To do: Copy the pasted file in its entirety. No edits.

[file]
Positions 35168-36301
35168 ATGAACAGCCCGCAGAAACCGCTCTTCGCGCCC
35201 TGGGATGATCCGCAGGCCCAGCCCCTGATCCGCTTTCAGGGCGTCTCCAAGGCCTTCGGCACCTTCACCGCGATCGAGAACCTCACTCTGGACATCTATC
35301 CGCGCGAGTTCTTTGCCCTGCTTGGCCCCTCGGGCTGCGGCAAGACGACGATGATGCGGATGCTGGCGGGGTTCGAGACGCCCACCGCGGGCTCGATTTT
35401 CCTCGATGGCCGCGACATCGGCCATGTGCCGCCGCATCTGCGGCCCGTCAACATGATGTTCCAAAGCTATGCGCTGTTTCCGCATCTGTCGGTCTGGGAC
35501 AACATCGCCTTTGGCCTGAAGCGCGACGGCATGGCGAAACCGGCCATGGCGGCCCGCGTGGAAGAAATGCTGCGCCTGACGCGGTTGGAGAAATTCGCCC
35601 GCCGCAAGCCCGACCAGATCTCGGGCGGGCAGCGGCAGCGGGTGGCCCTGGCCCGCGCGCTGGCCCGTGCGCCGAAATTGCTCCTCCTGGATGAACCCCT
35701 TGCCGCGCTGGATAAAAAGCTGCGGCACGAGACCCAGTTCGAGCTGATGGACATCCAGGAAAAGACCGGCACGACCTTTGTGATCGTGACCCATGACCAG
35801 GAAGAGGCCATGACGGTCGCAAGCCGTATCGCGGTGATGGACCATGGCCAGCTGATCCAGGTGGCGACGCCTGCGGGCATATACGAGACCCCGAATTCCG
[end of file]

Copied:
Positions 35168-36301
35168 ATGAACAGCCCGCAGAAACCGCTCTTCGCGCCC
35201 TGGGATGATCCGCAGGCCCAGCCCCTGATCCGCTTTCAGGGCGTCTCCAAGGCCTTCGGCACCTTCACCGCGATCGAGAACCTCACTCTGGACATCTATC
35301 CGCGCGAGTTCTTTGCCCTGCTTGGCCCCTCGGGCTGCGGCAAGACGACGATGATGCGGATGCTGGCGGGGTTCGAGACGCCCACCGCGGGCTCGATTTT
35401 CCTCGATGGCCGCGACATCGGCCATGTGCCGCCGCATCTGCGGCCCGTCAACATGATGTTCCAAAGCTATGCGCTGTTTCCGCATCTGTCGGTCTGGGAC
35501 AACATCGCCTTTGGCCTGAAGCGCGACGGCATGGCGAAACCGGCCATGGCGGCCCGCGTGGAAGAAATGCTGCGCCTGACGCGGTTGGAGAAATTCGCCC
35601 GCCGCAAGCCCGACCAGATCTCGGGCGGGCAGCGGCAGCGGGTGGCCCTGGCCCGCGCGCTGGCCCGTGCGCCGAAATTGCTCCTCCTGGATGAACCCCT
35701 TGCCGCGCTGGATAAAAAGCTGCGGCACGAGACCCAGTTCGAGCTGATGGACATCCAGGAAAAGACCGGCACGACCTTTGTGATCGTGACCCATGACCAG
35801 GAAGAGGCCATGACGGTCGCAAGCCGTATCGCGGTGATGGACCATGGCCAGCTGATCCAGGTGGCGACGCCTGCGGGCATATACGAGACCCCGAATTCCG